A few days ago I wrote a super simple postfix expression evaluator to demonstrate how stacks could be used to a friend. Afterwards, I decided to finally get around to learning how full stack VMs work so I expanded it into a full stack VM for which you could theoretically write a compiler. It turned out to be super concise and pretty fast.

This guide is meant to be supplementary to reading the code of TinyVM: https://github.com/mkhan45/tinyvm/blob/main/src/main.rs. If you're familiar with Rust but know nothing about Stack VMs, you should hopefully be able to understand how stack VMs work just by reading the code. Otherwise, this guide can explain some design decisions and give a higher level overview of some steps. To get an idea of what kinds of programs this VM can run, check out the test files.

So there are two main components to a stack VM: a list of instructions and a stack of values. For this stack VM, the values are just signed 64 bit integers, so in Rust the Stack looks like this:

struct Stack(Vec<isize>);

// Since this is just a learning project
// there's no proper error handling.
// These helper methods are just so that 
// it's easier to ignore errors.
impl Stack {
  fn push(&mut self, v: isize) {
    self.0.push(v);
  }

  fn pop(&mut self) -> isize {
    self.0.pop().expect("popped an empty stack")
  }

  fn peek(&mut self) -> isize {
    *self.0.last().expect("peeked an empty stack")
  }

  fn peek_mut(&mut self) -> &mut isize {
    self.0.last_mut().expect("peeked an empty stack")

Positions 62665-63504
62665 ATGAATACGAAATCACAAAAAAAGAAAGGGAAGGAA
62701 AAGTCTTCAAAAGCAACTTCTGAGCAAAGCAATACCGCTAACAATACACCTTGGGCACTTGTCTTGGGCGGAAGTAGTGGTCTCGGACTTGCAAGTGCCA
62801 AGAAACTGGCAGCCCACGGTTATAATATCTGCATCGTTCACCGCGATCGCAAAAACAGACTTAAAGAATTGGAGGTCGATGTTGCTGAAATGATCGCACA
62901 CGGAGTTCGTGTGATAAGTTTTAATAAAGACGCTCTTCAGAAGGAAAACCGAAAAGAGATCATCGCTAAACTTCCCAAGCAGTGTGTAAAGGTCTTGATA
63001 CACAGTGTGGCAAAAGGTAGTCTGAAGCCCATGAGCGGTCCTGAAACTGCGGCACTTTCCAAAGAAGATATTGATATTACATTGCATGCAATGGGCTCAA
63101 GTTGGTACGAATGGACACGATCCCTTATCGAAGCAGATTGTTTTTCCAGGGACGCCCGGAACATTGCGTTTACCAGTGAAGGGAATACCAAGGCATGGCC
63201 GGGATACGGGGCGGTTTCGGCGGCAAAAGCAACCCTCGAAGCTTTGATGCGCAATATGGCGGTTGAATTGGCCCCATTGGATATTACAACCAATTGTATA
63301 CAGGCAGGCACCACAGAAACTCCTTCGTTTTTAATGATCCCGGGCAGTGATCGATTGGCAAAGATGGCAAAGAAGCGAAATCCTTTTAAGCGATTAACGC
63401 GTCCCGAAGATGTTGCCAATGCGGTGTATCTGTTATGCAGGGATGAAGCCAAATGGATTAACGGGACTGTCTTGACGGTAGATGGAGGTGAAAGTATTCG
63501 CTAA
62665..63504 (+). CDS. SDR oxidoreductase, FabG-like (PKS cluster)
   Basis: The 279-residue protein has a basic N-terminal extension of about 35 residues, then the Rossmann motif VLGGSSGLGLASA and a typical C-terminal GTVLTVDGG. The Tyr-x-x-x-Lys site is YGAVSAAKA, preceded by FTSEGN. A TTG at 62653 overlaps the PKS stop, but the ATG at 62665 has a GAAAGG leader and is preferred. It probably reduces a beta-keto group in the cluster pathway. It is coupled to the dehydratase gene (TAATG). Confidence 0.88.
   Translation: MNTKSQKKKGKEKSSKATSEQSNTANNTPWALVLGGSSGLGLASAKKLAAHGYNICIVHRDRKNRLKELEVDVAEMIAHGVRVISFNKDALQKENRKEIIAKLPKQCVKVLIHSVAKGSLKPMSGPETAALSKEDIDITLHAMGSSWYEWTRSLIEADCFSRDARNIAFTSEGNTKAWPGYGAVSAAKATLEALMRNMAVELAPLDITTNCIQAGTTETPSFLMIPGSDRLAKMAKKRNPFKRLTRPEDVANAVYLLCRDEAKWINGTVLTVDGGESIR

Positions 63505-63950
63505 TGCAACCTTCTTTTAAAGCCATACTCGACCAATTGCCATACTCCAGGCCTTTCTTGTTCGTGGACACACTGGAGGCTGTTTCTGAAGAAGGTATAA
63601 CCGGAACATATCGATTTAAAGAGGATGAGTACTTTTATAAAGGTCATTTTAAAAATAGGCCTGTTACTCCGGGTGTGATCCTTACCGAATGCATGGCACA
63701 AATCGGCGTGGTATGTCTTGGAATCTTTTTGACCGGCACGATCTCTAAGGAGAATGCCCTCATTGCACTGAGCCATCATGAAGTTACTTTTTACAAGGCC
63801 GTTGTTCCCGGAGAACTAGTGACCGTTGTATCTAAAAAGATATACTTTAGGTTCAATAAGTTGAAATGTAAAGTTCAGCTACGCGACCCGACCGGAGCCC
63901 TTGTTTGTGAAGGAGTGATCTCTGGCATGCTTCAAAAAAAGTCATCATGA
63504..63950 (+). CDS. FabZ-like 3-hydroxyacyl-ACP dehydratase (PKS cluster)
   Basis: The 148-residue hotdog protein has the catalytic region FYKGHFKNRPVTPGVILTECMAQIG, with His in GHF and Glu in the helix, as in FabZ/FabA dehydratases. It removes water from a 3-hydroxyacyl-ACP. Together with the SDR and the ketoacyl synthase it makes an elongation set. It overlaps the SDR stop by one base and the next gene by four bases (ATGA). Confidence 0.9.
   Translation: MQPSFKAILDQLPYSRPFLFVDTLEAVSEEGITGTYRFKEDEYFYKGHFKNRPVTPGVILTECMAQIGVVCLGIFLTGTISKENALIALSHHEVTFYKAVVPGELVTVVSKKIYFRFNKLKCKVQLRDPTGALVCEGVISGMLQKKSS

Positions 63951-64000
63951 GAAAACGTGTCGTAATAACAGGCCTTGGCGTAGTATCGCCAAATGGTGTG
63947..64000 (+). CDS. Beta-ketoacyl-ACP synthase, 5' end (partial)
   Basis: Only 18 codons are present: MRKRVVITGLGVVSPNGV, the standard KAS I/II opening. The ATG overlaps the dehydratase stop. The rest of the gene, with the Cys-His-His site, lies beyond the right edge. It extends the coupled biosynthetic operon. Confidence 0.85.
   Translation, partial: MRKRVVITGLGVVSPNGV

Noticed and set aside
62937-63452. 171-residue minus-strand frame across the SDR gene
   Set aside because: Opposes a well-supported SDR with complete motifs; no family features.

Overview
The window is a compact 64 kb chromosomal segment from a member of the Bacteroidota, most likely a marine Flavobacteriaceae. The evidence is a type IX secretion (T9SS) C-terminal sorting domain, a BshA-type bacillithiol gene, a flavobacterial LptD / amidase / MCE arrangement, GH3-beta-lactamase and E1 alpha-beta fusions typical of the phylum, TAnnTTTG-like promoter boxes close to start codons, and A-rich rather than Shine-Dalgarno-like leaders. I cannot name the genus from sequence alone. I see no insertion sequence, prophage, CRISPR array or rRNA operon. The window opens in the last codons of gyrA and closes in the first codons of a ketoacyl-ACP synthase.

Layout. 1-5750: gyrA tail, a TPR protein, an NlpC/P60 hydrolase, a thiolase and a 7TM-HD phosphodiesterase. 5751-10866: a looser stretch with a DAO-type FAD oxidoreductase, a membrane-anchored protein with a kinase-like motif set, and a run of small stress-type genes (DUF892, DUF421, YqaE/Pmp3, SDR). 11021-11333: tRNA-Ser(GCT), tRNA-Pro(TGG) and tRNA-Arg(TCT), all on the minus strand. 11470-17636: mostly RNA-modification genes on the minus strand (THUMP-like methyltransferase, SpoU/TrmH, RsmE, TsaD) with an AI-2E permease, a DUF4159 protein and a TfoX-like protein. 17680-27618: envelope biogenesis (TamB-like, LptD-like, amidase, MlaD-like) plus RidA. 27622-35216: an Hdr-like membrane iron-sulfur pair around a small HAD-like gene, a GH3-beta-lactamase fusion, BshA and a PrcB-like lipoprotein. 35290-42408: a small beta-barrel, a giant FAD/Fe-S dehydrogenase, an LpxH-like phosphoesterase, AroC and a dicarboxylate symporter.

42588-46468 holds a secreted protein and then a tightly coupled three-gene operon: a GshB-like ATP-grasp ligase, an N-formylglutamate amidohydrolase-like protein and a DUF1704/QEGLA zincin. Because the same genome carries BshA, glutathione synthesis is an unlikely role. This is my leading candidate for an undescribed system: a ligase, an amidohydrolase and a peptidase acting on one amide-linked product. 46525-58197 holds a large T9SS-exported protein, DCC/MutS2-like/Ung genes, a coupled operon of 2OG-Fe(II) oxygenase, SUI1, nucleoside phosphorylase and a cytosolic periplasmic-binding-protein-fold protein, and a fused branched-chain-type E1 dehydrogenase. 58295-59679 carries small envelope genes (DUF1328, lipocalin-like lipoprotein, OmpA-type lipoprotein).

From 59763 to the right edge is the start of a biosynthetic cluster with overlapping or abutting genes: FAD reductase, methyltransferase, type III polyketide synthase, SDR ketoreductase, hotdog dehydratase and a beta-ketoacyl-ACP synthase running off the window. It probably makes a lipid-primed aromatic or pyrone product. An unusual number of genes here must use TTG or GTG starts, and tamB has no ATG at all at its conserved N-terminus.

}
}

The next important part is the list of instructions. In Rust, it's very easy to represent these with enums. To start out, all we need is:

enum Inst {
  Push(isize),
  Pop,
  Add,
  Sub,
}

For non Rustaceans, this means that an Inst is either a label Push with an integer payload, or a Pop, an Add, or a Sub.

In my VM, I've made a type alias of program to a list of Inst:

type Program<'a> = &'a [Inst];

The lifetime annotations ('a) can safely be ignored if you don't know what they mean.

With this, we can safely interpret() a Program.

fn interpret<'a>(program: Program<'a>) -> isize {
  use Inst::*;

  // instantiate stack as an empty Vector
  let mut stack = Stack(Vec::new());

  for instruction in program {
    match instruction {
      // pushes the data to the stack
      Push(d) => stack.push(*d),
      // Pops a value off the stack
      Pop => stack.pop(),
      // Adds the top two values on the stack:
      // [3, 1, 1] -> [3, 2]
      Add => {
        let (a, b) = (stack.pop(), stack.pop());
        stack.push(a + b);
      }
      // Subtracts the top two values on the stack:
      // [3, 3, 1] -> [3, 2]
      Add => {
        let (a, b) = (stack.pop(), stack.pop());
        stack.push(b - a);
      }
    }
  }

  stack.pop()
}

Running interpret(vec![Push(9), Push(3), Push(1), Add, Sub].as_slice()) returns 5. This is the result of (- (+ 1 3) 9), or 9 - (1 + 3).